Odin said...

"The money was given to improve, we know how to do it now so let's do it"

You're right: we've figured out how to do it, and "doing it" costs money. These kids' problems originate at home, and it costs money to overcome that. Wake up to the fact that there is poverty in Bristol.

Anonymous said...

10:58

Clearly you have not been folowing the education process.
Testing is not new, testing is not unique to Bush.
It is a way to determine reults, it is a form of accountability (a favorite Obama word). We still haven't gotten to the point where we link results, performance and follow up.
But that will come.

By the way, after May 17, 2010, we cannot blame Bush for everything. That will become law.

Tim Gamache said...

1:27p I believe you misinterpreted my post. It was not intended to have any political overtones.It was simply an opinion on how the Mastery Tests have become more of a focus within the ciriculum than before.Believe me I've been around MORE than long enough to be aware that testing has been a means of evaluating our students.If you speak to the teachers themselves I believe they will confirm what I said earlier as to the preparation of our student population.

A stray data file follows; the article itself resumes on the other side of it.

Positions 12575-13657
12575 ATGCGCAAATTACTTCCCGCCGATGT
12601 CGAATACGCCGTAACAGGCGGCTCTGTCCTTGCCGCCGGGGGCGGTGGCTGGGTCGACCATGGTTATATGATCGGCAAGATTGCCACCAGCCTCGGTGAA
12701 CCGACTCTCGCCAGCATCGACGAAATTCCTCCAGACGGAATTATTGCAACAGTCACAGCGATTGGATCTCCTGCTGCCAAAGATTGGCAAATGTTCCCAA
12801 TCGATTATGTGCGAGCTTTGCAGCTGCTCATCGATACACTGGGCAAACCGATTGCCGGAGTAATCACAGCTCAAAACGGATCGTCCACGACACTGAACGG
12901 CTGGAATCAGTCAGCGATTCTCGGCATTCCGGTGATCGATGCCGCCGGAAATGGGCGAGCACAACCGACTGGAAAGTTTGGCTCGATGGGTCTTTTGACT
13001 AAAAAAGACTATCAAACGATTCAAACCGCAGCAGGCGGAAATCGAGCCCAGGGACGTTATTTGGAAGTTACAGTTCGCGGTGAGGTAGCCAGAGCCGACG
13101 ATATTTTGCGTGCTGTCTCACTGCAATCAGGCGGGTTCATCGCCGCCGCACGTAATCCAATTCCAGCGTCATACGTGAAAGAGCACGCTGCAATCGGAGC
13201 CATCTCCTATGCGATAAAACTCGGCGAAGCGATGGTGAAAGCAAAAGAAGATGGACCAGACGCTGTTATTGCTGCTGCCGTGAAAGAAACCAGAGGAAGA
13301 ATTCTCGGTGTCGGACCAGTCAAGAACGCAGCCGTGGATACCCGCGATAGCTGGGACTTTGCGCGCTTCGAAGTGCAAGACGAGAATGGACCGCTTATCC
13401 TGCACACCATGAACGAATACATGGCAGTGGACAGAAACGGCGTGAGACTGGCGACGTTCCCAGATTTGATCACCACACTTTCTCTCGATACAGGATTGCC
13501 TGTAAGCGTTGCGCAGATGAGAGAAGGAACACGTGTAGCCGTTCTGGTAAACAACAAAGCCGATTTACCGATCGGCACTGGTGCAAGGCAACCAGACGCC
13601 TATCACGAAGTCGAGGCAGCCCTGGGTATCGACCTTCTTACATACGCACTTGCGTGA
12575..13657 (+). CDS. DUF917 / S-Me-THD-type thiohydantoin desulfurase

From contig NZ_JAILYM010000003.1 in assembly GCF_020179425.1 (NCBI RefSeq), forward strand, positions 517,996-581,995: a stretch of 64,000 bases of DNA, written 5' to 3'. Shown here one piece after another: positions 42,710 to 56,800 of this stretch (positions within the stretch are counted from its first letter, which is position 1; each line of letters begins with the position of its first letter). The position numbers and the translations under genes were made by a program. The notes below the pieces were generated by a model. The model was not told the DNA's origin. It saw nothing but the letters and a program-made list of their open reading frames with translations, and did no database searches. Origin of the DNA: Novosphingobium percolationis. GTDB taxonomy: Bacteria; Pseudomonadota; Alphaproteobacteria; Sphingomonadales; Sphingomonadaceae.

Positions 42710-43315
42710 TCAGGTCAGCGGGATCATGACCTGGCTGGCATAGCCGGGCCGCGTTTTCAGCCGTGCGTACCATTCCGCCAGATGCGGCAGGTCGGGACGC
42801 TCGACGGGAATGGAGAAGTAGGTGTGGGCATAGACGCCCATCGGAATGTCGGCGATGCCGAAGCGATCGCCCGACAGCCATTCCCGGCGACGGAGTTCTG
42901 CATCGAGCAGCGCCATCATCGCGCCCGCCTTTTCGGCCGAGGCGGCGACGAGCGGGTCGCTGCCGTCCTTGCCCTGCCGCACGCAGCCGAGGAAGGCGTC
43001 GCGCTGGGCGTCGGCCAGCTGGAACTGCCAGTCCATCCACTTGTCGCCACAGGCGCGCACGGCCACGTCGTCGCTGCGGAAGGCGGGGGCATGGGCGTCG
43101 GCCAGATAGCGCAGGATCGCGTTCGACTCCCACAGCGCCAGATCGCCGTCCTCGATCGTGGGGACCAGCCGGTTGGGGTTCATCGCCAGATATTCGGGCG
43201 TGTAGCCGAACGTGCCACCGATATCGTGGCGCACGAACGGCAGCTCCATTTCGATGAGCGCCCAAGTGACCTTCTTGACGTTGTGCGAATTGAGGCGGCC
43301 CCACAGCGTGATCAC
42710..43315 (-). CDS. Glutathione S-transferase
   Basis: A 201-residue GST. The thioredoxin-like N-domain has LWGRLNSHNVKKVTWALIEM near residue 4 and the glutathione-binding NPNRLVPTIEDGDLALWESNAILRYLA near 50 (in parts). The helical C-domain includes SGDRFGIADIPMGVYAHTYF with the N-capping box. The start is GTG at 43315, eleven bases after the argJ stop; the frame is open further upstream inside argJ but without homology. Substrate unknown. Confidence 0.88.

Anonymous said...

Hey Tim, het it right. The progam isn't "No Child Left Behind"...it's "No Union Left Behind"!! Sad reality

Anonymous said...

Tim,

I am sure that many teachers are not big fans of the testing process, but tell me, were you ecstatic with all the BS during boot camp and later on in the service?

As you moved up, did you not see some of the value and rationale in what you griped about earlier?

Tim Gamache said...

Forgive my ignorance,but I don't get your point.

Anonymous said...

Not surprising.

Point is that sometimes the grunts don't get the value of an activity until they get some experience, some time in grade.

Also, it makes more work for them, which they would rather avoid.

Tim Gamache said...

Apparently you are either unwilling and/or unable to have this discussion in a civil manner.

Anonymous said...

No Tim, you are just bothered by anyone who disagrees with you!

Tim Gamache said...

Thanks for making it so obvious you don't know me at all.

Anonymous said...

Tim,

I thought EVERYBODY knows you.